Lt. John A. "Jack" Quaid, Northern Ireland, just before D-Day

The only tangibles I have of these lives are the snapshots and notes Mom kept from a lifetime ago. I never knew them except through her words and these images. I think I would have liked these guys. Mom adored her brothers, and while I'm sure their memories became a little idealized in death and mourning and celebration, I have confidence that they were pretty damn fine men.

Rest in peace, uncles I did not know. I'm glad Mom left fragments of your stories behind for me to ponder. I wish I knew you better.

In my hands, your faded history
A stack of yellowed photographs
And crumbling Western Union words
I puzzle out how much you meant
To people I did know and love

Assembled telegrams, your faces smile
But no voices speak your story
I wonder who you would have been
Had you not been cut short by war
Now just
Tear-stained bookmarks in a life

Wednesday, June 02, 2010


I was flat broke this last holiday weekend. Lots of bills came due at the same time. Co-pays due for some medical tests. And, the State of Maryland (or the USPS) managed to lose my 2009 tax return and accompanying check. The kicker was the double whammy of having to redo my taxes, pay late fees and interest, and then cough up $36 for a stop payment fee to my bank. Hilariously, the Maryland tax clerk I worked with to resubmit my taxes said, "Well, why stop the payment? We can just cash that check and apply it to your account."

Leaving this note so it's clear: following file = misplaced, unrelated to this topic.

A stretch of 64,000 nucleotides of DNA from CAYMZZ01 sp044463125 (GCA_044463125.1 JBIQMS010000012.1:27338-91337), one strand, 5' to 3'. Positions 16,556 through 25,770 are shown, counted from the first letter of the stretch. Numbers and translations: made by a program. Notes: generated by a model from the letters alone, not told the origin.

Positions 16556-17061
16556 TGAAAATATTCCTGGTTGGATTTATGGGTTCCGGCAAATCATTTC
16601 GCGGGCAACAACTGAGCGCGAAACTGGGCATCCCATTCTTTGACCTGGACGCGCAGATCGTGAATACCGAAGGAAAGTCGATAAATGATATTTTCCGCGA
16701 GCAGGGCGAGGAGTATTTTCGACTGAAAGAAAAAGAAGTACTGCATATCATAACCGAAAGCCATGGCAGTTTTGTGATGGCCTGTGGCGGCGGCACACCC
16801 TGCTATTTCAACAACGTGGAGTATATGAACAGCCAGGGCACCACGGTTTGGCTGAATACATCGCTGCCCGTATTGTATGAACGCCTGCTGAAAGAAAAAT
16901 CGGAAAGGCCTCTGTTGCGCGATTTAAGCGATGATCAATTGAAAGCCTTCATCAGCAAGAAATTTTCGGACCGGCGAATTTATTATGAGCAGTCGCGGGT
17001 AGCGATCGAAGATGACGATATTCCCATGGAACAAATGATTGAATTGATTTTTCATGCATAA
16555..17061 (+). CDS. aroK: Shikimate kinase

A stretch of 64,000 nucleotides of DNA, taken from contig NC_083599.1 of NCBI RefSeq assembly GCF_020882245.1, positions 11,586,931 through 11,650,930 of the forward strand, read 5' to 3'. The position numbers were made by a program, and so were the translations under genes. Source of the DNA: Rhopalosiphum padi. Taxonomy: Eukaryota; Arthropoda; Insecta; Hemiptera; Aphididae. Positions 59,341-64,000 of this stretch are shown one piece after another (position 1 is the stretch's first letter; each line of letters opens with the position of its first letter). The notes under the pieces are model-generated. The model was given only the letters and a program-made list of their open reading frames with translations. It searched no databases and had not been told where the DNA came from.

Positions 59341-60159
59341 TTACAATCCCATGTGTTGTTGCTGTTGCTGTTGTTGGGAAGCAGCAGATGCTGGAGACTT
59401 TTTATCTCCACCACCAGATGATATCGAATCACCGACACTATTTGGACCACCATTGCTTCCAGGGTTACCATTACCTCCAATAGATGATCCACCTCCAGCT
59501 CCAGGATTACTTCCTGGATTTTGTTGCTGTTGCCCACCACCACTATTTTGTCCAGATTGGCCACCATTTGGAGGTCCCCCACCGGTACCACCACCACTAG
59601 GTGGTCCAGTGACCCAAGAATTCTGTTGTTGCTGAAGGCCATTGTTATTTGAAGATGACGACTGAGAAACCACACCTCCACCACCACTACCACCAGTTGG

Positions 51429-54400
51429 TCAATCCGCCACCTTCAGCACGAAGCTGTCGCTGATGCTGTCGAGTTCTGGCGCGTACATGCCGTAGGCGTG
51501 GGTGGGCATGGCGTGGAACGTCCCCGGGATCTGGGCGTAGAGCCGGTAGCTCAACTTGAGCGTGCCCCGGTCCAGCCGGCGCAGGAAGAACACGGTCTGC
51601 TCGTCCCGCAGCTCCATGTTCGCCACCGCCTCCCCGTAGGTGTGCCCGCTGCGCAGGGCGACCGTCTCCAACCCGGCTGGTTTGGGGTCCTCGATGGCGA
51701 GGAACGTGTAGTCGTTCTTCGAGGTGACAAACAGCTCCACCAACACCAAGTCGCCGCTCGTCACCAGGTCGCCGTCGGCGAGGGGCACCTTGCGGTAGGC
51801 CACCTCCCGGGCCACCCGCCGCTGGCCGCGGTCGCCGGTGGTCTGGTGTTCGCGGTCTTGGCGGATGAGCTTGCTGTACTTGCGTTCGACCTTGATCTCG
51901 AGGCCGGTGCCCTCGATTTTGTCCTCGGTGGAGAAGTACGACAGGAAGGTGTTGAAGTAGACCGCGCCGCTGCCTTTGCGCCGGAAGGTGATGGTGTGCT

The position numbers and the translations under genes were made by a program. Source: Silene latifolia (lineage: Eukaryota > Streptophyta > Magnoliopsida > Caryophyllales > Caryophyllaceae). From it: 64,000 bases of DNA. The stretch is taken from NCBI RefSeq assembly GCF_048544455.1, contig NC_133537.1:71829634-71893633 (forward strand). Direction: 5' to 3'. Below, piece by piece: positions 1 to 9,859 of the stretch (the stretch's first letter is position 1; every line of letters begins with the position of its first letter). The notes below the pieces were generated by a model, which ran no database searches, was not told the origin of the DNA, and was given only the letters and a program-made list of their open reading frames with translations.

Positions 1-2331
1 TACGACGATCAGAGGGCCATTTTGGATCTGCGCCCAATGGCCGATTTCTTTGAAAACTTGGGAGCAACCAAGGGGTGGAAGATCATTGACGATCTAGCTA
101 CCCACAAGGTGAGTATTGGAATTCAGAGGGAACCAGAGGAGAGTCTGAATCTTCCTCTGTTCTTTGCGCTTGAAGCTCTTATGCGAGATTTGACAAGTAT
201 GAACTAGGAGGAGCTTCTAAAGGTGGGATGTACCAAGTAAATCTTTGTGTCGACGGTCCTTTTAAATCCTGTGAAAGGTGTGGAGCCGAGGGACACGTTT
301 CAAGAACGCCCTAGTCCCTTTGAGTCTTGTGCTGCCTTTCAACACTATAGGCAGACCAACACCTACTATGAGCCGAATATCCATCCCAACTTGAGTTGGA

Because everyone can just cough up their taxes twice.

Of course.

As I sat in her cubicle - festooned with dachshund photos and posters - and waited for her help, she was looking at pictures of Donald Trump on a celebrity gossip website. "This guy," she drawled in a heavy Eastern European accent. "How he gets all these pretty women, huh? Money. That's it. Money."

Yes, babe. It's money. And that's what I came to discuss with you.

An hour later, I'd had my taxes done (again.) Wrote a new check. Got the hell out.

Amusingly, this adventure in civil service was followed up by a letter to me from the State of Maryland, stating I owed them money for 2009. This letter was dated after they cashed my replacement check.

Not sure which part of the holiday weekend I enjoyed more: that letter, repeated bloodletting with cranky people bearing needles, or the arrival of DC's stinky swamp heat.

Actually, I know what I enjoyed most: spending time with the Sasquatch. My friend is a damn good guy (and it's his birthday on Sunday, so Happy Birthday, buddy - a wee bit in advance.) We grilled steaks indoors for Memorial Day. Grill pans rock. So does picnic food in glorious air conditioned splendor. Ahhhhh!